When two of my kids came home from school today, they were both upset that a stand of toetoe has been bulldozed away. This area was home to skinks, and from the Department of Conservation pictures it seems that they were the rare ones. The kids both were hot under the collar and wanted to do somehting about it. They both went straight to their rooms and wrote letters and petitions to those concerned.

Did you have that fire for justice when you were young? Have you still got it? Do the embers need fanning into flame?

Perhaps for Lent, it’s time to give up apathy, fence-sitting, and being too busy to help others.

Sermon for Epiphany

The wise men and the star

St Peter’s and St Christopher’s Tawa 6 Jan 2013 Rev. Felicity O’Brien

Matthew 2:1-12, Isaiah 60:1-6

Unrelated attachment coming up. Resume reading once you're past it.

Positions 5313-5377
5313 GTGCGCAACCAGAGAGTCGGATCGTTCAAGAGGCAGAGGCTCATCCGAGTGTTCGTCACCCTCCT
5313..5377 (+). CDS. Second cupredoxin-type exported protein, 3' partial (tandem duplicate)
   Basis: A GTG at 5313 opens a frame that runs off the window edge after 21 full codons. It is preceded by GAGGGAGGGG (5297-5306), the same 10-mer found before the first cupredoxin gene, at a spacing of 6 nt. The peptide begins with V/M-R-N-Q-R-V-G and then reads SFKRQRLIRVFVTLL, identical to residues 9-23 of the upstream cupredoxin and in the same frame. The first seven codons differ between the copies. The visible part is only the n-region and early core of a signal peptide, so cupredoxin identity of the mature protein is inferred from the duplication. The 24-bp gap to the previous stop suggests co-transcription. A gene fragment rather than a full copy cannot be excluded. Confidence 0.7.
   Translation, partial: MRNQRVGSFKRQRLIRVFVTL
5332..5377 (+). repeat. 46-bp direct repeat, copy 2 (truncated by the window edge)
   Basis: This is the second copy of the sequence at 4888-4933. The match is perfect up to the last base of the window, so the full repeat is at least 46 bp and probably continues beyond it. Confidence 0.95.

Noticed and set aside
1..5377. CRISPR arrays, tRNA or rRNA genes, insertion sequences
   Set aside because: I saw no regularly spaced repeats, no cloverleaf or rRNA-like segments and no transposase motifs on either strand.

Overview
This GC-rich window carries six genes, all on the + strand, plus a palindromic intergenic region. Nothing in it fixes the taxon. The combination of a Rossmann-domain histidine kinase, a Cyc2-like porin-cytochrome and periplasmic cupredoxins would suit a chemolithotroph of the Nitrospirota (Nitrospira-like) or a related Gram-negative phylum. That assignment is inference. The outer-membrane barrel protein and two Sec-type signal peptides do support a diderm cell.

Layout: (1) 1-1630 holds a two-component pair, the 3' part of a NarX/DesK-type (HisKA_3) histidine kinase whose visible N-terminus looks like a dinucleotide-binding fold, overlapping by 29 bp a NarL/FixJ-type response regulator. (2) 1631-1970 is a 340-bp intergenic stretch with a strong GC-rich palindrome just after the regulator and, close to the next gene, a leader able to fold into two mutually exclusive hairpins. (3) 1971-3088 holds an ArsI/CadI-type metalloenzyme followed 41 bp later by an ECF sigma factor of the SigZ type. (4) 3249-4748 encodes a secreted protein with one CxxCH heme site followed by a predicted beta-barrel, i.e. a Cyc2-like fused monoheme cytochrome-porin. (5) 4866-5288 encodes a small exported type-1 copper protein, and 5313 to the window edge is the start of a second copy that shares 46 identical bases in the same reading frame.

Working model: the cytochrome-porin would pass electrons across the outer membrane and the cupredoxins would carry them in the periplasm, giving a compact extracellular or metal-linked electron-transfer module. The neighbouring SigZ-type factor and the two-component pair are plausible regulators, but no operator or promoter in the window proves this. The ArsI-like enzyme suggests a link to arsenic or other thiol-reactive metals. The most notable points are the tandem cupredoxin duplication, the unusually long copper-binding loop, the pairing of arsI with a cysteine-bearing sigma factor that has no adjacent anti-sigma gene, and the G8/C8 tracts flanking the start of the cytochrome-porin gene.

Today we celebrate Epiphany. This is one of those complicated words that’s hard to define, but it talks about a sudden revelation, a sudden awakening of understanding. Our reading tells us how the Wise men had this revelation, this understanding of who this baby that they were travelling to see actually was.

The story of the wise men is so familiar, from carols and Christmas cards. Continue reading

Sitting in the back row…

I went to the Ordination service in Wellington Cathedral today. Last year I was ordained Deacon, and it was a real highlight of my life. Today, it was with mixed feelings that I went, because the original plan was that I would be ordained a priest today, with the group who were ordained with me last year.

It was a wonderful service though, and we prayed for the ordinands, and wished them well.